Demand outstrips supply of €1m-plus Dublin homes

‘This has probably been the best year I’ve had since 1975,’ says one Sutton-based agent

One of the biggest and most surprising features of the Irish property market this year has been the surge in demand for properties in the €1 million-plus bracket. When Covid-19 descended last March the property sector braced itself for a rocky ride and a near-certain plummet in values in the near term at least. To date this has not materialised, with CSO figures indicating a modest house-price fall in the nine months to September of 1.6 per cent, and a 0.6 per cent fall for apartments.

At the end of the first lockdown eager buyers emerged from unexpected quarters, mopping up sales of prime properties that had fallen through when coronavirus struck. This drove demand through the summer and a high level of activity in this part of the market continues now, with high-end properties still launching in December, and selling agents saying they can’t keep up with demand.

"This has probably been the best year I've had since 1975," says Sutton-based agent Joe Kelly. In the last month alone he has sold four houses in the Howth-Sutton area valued between €1.1 million and €4 million, with none of them even making it on to the open market, he says. The purchasers are a mix of locals and overseas buyers returning to Ireland.

The coronavirus narrative in relation to expats taking stock and realising they just want to be closer to home and have their children educated here is converting to actual sales. Upper-end demand is filled with expats returning from the UK, and to some extent the US – though the latter group tends to focus more on country homes.


Record time

While the top five Dublin sales this year range between €3.5 million and €6.2 million, those sales compare somewhat conservatively with recent years, when the range has been closer to between €5 million and €10 million. The new trend is the volume of €1 million-plus sales going through and completing in record time, at or just above the asking price.

Number 14 Wellington Road is one such example. A period original that had been in commercial use, it came on the market through Sherry FitzGerald seeking €3.5 million, and following a short spell of competitive bidding by three or four parties it went sale agreed in November above the asking.

"The upper end has been surprisingly resilient. We currently have four properties around the €3.5 million mark in Dublin 4, Dartry and Dalkey that prior to Covid-19 had been on for quite a while, and they will all close within the next three to four weeks," says Sherry FitzGerald senior sales director Simon Ensor.

In the last few months Lisney has completed six sales between €2.45 million and €6.2 million in Dalkey, Monkstown, Fitzwilliam Square and Rathgar. Lisney director Robyn Espey says it's the strongest demand they have seen at the upper end of the market since 2006/2007, with a significant cohort of buyers returning mainly from London and Singapore with cash. "Expats are returning with their families earlier than expected. The stock market is very volatile and we have found that people are seeing property as a low risk, fairly safe bet comparatively," she says.

DNG chief executive Keith Lowe says his company has in recent months sold more than 50 homes in the million-euro-plus category. "This has certainly surpassed our expectations. Covid-19 has given homeowners opportunity and time to reprioritise their lives instead of assessing the situation on a purely financial basis."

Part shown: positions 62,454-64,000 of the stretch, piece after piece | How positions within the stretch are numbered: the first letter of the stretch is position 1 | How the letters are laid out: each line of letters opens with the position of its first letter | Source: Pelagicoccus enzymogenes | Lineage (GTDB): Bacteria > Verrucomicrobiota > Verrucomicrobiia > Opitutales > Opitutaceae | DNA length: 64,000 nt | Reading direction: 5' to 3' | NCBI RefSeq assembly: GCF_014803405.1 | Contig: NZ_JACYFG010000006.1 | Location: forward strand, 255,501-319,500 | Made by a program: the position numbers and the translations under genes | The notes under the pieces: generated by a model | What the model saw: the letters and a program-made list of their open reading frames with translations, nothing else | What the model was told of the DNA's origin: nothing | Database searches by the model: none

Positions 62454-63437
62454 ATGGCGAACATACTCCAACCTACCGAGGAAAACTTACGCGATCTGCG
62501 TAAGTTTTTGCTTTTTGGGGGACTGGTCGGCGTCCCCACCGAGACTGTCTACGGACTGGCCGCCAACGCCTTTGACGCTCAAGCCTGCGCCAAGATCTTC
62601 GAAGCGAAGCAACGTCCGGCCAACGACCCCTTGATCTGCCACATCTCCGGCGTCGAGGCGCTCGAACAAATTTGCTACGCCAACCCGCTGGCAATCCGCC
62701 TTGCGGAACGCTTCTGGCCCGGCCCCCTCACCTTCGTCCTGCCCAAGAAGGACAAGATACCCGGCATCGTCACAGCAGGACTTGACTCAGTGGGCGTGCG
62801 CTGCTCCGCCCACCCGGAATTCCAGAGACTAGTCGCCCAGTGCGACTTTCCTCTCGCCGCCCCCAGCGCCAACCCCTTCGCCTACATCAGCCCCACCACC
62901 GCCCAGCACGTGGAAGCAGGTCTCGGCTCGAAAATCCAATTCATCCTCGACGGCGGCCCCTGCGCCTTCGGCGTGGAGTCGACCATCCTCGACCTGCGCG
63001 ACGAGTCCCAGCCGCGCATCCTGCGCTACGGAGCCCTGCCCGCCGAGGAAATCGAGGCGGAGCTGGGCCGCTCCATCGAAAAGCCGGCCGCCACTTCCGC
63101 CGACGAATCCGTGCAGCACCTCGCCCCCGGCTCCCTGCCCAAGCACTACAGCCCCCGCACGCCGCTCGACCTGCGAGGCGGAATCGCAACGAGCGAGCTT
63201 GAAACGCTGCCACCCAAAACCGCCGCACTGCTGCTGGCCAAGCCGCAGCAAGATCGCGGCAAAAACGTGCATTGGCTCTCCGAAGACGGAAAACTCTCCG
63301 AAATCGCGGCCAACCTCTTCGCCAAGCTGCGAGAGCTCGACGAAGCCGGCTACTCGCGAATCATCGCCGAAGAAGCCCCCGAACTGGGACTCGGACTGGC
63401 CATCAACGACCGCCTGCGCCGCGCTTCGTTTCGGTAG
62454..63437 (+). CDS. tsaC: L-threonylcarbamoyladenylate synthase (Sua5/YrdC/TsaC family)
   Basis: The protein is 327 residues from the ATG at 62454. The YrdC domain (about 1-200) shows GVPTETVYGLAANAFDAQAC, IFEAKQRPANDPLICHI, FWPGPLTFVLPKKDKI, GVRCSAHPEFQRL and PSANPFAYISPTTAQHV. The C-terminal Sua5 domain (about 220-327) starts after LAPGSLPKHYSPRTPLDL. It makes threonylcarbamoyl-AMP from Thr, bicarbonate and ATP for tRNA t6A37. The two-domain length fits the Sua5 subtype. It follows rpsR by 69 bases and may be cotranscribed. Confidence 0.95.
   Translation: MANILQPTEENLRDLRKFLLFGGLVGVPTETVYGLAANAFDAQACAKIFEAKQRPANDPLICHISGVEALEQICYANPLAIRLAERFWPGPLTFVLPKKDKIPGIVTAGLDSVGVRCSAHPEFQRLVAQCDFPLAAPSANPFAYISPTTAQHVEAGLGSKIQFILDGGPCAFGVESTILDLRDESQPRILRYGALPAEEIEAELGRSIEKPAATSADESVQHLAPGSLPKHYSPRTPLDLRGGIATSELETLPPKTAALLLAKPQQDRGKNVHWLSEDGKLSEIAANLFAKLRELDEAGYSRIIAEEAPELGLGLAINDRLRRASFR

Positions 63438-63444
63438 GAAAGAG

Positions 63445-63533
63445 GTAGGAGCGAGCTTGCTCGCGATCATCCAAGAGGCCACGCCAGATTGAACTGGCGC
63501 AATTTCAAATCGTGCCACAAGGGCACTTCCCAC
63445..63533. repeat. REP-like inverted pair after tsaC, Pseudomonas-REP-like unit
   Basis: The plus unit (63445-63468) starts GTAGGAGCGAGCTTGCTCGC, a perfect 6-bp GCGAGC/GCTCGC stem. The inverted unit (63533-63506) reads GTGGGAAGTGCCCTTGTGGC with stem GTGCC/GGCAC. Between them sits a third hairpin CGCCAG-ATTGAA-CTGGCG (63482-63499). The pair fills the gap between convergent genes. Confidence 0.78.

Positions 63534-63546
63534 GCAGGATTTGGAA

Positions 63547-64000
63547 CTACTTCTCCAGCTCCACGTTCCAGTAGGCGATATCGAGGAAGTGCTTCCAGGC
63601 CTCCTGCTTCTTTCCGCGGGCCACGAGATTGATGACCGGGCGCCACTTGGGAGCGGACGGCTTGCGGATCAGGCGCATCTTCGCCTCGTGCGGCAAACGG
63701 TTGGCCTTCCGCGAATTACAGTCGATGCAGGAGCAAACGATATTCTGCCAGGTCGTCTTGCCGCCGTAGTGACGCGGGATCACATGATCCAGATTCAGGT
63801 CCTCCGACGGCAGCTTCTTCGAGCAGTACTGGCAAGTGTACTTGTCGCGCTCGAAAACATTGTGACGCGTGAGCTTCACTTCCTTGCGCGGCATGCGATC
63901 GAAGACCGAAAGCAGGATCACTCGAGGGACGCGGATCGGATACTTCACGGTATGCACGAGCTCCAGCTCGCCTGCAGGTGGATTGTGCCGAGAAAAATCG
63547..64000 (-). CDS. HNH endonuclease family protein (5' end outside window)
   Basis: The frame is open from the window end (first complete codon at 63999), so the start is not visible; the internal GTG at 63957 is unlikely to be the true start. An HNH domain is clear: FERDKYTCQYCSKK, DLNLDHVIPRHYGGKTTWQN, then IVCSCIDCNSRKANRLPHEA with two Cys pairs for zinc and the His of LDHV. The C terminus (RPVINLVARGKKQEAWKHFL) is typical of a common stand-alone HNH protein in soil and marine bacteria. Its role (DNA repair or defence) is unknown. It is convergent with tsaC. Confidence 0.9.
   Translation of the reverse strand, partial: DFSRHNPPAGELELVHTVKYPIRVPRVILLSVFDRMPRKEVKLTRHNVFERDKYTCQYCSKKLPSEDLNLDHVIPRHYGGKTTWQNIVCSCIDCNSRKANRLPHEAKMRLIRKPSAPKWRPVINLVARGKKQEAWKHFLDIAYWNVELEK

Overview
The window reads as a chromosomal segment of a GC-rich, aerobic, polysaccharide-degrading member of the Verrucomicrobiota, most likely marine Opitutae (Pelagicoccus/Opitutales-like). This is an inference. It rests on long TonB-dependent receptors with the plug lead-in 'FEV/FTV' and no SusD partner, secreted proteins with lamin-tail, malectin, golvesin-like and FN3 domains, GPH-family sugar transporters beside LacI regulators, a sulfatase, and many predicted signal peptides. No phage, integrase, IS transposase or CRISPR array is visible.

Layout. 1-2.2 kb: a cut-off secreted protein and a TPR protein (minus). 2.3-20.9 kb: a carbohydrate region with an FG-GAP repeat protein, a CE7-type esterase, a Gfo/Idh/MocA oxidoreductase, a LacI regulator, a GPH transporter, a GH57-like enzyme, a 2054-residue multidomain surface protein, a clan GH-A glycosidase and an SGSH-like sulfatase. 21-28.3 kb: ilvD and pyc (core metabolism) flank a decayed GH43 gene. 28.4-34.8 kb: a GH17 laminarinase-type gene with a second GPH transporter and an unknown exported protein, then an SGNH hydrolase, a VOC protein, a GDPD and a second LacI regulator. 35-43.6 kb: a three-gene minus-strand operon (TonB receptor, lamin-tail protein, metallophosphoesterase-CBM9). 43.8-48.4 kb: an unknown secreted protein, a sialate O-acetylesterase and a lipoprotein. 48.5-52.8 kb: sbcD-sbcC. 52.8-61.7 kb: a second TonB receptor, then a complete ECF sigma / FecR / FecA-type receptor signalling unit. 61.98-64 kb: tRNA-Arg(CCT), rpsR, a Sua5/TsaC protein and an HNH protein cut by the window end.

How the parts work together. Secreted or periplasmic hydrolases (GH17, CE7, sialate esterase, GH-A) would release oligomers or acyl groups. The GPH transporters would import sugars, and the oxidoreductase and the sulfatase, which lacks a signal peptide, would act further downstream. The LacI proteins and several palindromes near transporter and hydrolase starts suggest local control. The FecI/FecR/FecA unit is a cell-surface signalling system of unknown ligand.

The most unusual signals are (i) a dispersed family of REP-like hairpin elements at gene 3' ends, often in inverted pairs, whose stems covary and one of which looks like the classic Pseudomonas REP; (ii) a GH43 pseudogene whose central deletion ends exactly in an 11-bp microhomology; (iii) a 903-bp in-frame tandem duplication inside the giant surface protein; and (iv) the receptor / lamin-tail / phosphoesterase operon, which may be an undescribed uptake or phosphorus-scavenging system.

But the problem now is the supply of homes to meet this upper-end demand, with all agents citing a shortage. Ready-to-go buyers are frustrated by the poor levels of stock available – latest figures showed general stock levels down 25 per cent compared with this time last year. In such a scenario the only way for prices to go is up, and several market observers this week anticipated a rush on sales and rising prices early next year as sentiment improves on foot of vaccine rollout and pent-up savers look for a home for their cash.

Celtic Tiger hangover

The flow of bank and receiver sales of prime properties – a hangover from the Celtic Tiger era – is beginning to dry up and the few new houses built this year at the upper end are in hot demand. Annesley Gardens in Ranelagh and Monterey in Sandymount both launched in the last fortnight, with homes starting from €1.325 million and €1.65 million respectively, and a number of units in both are already sold. Knight Frank will launch The Collection, seven new townhouses on the former site of the Chester Beatty Library at 20 Shrewsbury Road, in January, and selling agent Ray Palmer-Smith says two sales are already agreed at above €5 million each.

“Despite the difficult coronavirus experience for so many there is a cohort who have been relatively unscathed financially. We’re also seeing a lot of people who have sold all or part of their businesses recently with big cash reserves. They seem keen to move their money to property as there’s little point keeping it on deposit with interest rates so low, and concerns over volatile equity markets,” says Ensor.

Vendor confidence needs to rise to match buyer needs. “What needs to be handled is the lack of confidence in vendors at putting their homes on the market during a pandemic. We need to reassure them that there is strong activity,” says Espey.

The country homes market has also had an unexpected boon this year, with activity stronger than at any time since the early 2000s and properties that would normally take a year to sell going in six to 12 weeks. Two big sales in November were Glengarriff Castle in Co Cork for €2.75 million and An Culu in Co Kerry for €4 million. A number of further substantial estate sales are understood to be close to completion and due to finalise by year end.